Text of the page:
A joint mission of the European Space Agency (ESA) and the Russian Federal Space Agency (Roscosmos), the ExoMars Schiaparelli EDM (Entry, Descent and Landing Demonstrator Module) will end its seven-month voyage aboard the Trace Gas Orbiter (TGO) and touchdown on Mars.
"The EDM is Europe’s first try at landing on Mars, and as landing systems go, it is pretty ambitious," project scientist Jorge Vago told Sky & Telescope.
"Schiaparelli incorporates a sophisticated Doppler radar to measure distance to the ground and speed over the surface. The information is used to command the pulsed hydrazine engines, which are organized in three clusters of three motors each."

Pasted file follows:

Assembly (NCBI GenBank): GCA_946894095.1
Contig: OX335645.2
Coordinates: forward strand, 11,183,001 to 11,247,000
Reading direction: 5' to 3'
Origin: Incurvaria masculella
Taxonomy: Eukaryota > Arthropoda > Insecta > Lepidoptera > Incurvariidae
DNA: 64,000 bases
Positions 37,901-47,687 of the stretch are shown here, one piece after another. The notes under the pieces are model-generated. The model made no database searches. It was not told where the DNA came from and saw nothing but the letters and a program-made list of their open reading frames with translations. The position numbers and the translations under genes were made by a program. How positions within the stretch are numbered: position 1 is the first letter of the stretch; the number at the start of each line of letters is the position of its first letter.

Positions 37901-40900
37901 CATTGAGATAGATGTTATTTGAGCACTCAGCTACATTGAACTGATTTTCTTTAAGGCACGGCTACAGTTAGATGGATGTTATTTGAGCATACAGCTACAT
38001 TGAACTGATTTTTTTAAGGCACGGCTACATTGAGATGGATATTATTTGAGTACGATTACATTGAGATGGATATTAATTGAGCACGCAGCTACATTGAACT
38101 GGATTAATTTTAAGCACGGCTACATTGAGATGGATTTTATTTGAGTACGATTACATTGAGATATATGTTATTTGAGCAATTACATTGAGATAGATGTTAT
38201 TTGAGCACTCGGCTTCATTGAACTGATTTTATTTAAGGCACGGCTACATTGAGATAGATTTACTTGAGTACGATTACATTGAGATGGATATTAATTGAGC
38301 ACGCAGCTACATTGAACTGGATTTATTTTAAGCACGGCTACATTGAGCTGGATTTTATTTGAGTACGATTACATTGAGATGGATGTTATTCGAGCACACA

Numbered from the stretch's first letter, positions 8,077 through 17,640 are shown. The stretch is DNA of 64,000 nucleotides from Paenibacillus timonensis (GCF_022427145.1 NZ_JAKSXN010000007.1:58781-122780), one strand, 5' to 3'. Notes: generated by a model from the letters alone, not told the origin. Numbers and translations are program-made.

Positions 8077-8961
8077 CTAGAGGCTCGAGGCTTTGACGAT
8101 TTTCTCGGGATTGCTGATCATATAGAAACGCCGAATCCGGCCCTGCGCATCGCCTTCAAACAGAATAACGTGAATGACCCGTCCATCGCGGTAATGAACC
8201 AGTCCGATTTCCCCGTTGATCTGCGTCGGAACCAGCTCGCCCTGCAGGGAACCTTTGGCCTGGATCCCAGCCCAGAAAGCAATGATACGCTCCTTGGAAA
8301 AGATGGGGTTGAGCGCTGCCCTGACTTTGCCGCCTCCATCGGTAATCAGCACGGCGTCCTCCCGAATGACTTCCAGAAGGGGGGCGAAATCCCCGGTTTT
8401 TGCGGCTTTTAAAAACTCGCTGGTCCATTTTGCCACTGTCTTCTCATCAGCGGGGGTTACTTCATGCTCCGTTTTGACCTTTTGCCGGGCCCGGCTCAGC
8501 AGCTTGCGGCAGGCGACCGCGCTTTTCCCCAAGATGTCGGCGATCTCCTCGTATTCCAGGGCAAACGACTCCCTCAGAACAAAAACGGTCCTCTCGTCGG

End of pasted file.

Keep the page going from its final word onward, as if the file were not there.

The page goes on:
Part of a two-stage mission to search for signs of life on the Red Planet, Schiaparelli will pave the way for a second lander, set to arrive in 2021.
"Our goal here is to prove we can get to the surface, do science, take data," ESA science advisor Mark McCaughrean said, according to Phys.org.
Of course, that work can only be done if Schiaparelli survives the landing intact. It will detach from the TGO Sunday and journey the final 621,000 miles on its own, entering the Martian atmosphere Wednesday.
From that point, the descent will take only six minutes.
"It is a complex mission," said mission manager Thierry Blancquaert. "Landing on Mars requires a lot of technology."
In addition to a state-of-the-art heat shield designed to protect the craft during entry, the lander will rely on a supersonic parachute to be deployed at an altitude of 11 kilometers, followed by nine speed-control thrusters.
If all goes according to plan, Schiaparelli will become the first European spacecraft to land on Mars.